You know what? You don’t need a weatherman to know which way the wind blows… 

Over the years, Bob Dylan – whose fabulous song ‘I Shall Be Released’ is reworked on the new Rhythms Del Mundo: Oceans album – has written some prescient lyrics about what he sees going on in the world around him. The whole of A Hard Rain’s A’Gonna Fall could be seen as prophetic about climate change, even if that’s not exactly what was in his mind at the time –but the lyric of Dylan’s that’s been rattling around my head recently is, ‘You don’t need a weatherman to know which way the wind blows,’ from Subterranean Homesick Blues.

Maybe that’s because, in the UK at least, this winter has seen a relentless stream of Atlantic winds and storms that have carried unusually mild air and consequently, more rain than is usual at this time of year. And boy, what rain: a whole month’s worth in 48 hours. We’ve seen flooding on an unprecedented scale throughout the country, causing devastation in its wake – even otters, who live in water, can’t cope with it.

Argument rages over whether this is to do with El Nino or climate change, or according to Donald Trump, “Is just weather,” (stoopid), but the fact remains that whatever the cause – and we’re going with the vast majority of scientists here and plumping for climate change – we have to adapt and survive, otherwise, we’re just going to drown in a clamour of blame, counter-blame and prevarication.

 

Make the ‘Three R’s’ second nature

But what can we do? Climate change just seems so huge and scary that as individuals, we feel powerless in the face of it. Whilst that is a totally understandable reaction, there’s so much we can do as individuals. We all know the mantra, ‘Reduce, Reuse, Recycle’ ­– but do we actually implement it in our lives? Do we? C’mon… I know I fail at times, but I do get a kick out of repurposing old furniture, instead of buying it mass-produced from China; and I’ve just turned my compost and it is alive with worms (it was almost pure wriggling meat – so much so, I left the lid off for the blackbirds to have a feast), so that’s saved me buying the stuff in plastic bags that just end up in landfill. And I haven’t been in an aeroplane for years (but that’s mostly because I have a totally rational fear of flying)… I’m not blowing my own trumpet here because I love doing these things; they’re second nature to me, and they do help, even on such a tiny scale.

You can also do things like ensuring you’re buying your electricity from a renewable energy provider like Good Energy, rather than one that burns gas and coal; and that you buy as much food as possible that’s grown locally and if you can afford it, organically. Eat less meat too – because the greenhouse gas emissions from factory farms are immense, and we’re not treating animals that well either. So every action you take, however small, really helps. To quote Margaret Mead:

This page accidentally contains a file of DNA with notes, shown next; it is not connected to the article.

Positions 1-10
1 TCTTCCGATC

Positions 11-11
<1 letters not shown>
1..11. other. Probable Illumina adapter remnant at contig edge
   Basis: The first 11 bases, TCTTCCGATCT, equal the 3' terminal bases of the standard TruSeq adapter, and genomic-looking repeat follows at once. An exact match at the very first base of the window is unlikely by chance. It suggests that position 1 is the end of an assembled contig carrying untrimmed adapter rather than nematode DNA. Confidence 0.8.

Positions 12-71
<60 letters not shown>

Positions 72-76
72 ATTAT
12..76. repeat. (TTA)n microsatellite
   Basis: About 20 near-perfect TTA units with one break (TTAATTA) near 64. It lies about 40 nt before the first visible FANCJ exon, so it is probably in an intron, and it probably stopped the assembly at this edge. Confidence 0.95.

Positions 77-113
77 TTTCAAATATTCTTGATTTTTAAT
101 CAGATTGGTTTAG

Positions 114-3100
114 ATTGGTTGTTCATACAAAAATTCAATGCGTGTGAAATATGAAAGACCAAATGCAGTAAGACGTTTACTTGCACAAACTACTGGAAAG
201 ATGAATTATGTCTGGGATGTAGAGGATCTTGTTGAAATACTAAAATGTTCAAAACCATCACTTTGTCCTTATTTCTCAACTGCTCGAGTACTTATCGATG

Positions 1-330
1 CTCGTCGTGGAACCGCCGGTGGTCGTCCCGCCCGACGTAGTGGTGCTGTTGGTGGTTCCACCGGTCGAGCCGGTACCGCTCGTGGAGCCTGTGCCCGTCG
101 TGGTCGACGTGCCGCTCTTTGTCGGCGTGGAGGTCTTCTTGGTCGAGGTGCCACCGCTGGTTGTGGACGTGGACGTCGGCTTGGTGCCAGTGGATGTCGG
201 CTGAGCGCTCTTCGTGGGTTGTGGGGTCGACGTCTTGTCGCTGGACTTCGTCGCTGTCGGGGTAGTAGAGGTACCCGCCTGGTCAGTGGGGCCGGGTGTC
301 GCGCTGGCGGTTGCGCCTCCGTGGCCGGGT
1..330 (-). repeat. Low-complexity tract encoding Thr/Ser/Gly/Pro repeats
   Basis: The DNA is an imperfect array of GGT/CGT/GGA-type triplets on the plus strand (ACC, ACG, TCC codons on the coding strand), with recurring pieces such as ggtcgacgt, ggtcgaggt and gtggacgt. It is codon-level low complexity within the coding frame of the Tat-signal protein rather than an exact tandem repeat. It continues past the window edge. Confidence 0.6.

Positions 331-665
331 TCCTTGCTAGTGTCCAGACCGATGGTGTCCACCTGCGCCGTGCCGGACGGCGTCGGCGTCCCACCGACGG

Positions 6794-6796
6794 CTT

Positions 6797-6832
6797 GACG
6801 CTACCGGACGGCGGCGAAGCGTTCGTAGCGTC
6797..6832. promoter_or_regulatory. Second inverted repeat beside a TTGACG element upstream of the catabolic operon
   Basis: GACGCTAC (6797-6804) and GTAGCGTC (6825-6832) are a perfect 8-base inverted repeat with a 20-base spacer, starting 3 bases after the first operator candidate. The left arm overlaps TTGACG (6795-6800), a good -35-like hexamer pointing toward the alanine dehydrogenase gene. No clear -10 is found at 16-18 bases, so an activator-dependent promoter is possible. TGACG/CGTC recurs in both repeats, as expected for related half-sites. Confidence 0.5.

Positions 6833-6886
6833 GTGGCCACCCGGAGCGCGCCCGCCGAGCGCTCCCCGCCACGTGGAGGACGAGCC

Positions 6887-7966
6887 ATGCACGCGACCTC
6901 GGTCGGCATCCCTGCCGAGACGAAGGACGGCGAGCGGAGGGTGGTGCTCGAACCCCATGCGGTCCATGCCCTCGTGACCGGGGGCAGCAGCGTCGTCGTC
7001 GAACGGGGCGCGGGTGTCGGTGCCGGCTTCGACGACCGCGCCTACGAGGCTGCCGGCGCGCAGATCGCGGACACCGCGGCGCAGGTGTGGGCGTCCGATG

“Never doubt that a small group of thoughtful, committed citizens can change the world; indeed it is the only thing that ever has.”

 

Trees are the best defence against climate change

But on a bigger scale we can get behind campaigns that are working for change. It is still a fact that trees are the best defence against climate change, and APE Advisor George Monbiot has long argued that the UK’s denuded upland moors, once vast forests, must be replanted in order to rejuvenate and protect the watersheds that are at the source of recent floods. So, if you think trees are for life and not just for Christmas (sorry…) why not join The Woodland Trust or BTCV or support Greenpeace in their vitally important work? If every house in London that had a garden, however small, planted a fruit tree, there would be a city forest of thousands of trees, producing flowers for the bees, fruit for humans and wildlife, sequestering tonnes of carbon dioxide and gallons of water. Just imagine if every homeowner in every town and city in the country did that…

 

Oceans of help

If you’re just too busy and don’t have time to get out into the big wide yonder and reconnect with nature, or just haven’t gotten around to signing-up for that veggie box, you can always relax a little and support the work we’re doing here at Artists Project Earth (home of Rhythms Del Mundo), because if you love great music and want to save the world at the same time, you can download our new album – or even just a track or two – safe in the knowledge that all proceeds will go to fund projects that are actively working to reduce the impacts of climate change.

 

We don’t need a weatherman to tell us we have to ‘get up, stand up and don’t give up the fight’ (to mix even more lyrical metaphors!).

Lorna Howarth – APE Advisory Board

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